I haven't solved that yet! ;-)

I'm currently ending up with cores of ~500kb which is probably too big. I'm seeing what I can do to bring them down but it might be that I can't shrink them that much. I'm attempting to write two tests, one for multiple threads and one for cores generated by gcore but the actual C program for both is very similar.

What would you say a sensible target size actually is?

The other option is to run these tests just on Linux then it might be possible to create the core dumps as part of the test. There's a lot of drawbacks to that - not least just that they wouldn't be run every where but also that depending on how the OS is setup it's not always possible to create a core on a signal or attach gcore. I don't really want to add flakey tests.

I haven't solved that yet! ;-)

I'm currently ending up with cores of ~500kb which is probably too big. I'm seeing what I can do to bring them down but it might be that I can't shrink them that much. I'm attempting to write two tests, one for multiple threads and one for cores generated by gcore but the actual C program for both is very similar.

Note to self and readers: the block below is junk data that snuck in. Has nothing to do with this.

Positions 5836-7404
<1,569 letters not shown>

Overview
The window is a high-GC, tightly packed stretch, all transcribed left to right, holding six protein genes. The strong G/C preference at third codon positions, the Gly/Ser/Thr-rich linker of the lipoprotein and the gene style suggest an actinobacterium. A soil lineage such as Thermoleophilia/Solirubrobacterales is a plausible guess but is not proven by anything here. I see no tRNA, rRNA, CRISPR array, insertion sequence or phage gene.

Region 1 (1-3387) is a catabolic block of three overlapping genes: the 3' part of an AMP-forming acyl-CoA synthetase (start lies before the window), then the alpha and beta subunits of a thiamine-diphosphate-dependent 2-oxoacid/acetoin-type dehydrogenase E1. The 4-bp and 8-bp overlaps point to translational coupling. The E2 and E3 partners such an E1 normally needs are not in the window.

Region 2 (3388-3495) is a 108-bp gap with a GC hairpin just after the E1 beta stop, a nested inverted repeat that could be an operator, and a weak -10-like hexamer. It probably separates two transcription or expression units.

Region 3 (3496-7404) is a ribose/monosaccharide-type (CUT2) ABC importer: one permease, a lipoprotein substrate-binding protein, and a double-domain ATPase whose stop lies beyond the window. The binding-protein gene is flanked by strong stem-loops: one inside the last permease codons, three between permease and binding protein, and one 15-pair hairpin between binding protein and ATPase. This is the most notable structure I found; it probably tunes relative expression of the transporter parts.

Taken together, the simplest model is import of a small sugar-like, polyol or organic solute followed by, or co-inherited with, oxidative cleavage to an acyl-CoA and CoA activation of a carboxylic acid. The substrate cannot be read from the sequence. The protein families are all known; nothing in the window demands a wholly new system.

What would you say a sensible target size actually is?

I would say about 100k is OK, but of course, the less, the better.

The other option is to run these tests just on Linux then it might be possible to create the core dumps as part of the test. There's a lot of drawbacks to that - not least just that they wouldn't be run every where but also that depending on how the OS is setup it's not always possible to create a core on a signal or attach gcore. I don't really want to add flakey tests.

Yeah, we can't rely on linux kernel to generate the core files, as there are many ways that could be disabled. If we had a core file writer in LLDB (I don't know if we do, or if it works), we could possibly do that.

That said, I was able to trivially generate a ~20k core file by setting /proc/$PID/coredump_filter to 0. You won't get any memory regions that way, but it does not sound like you need any for this test anyway. It could probably be even improved by some tricks like static linking (to avoid having a long list of modules, etc). Have you tried that?

I'd assumed that gcore would ignore the coredump_filter setting but it turns out it doesn't so I should be able to use that. lldb seems happy enough opening the core files produced with a filter of 0 so it's probably the simplest solution.

I don't think lldb has a core file writer for Linux/ELF, process save-core doesn't seem to think it does. I'm not sure it would help in this case though - I need to make sure we can open core files created via gcore. Opening core files generated by lldb itself would be a separate test case. It's still quite a desirable feature, Linux does not really have a good API for creating core dumps. gcore is useful but it still means exec-ing another process.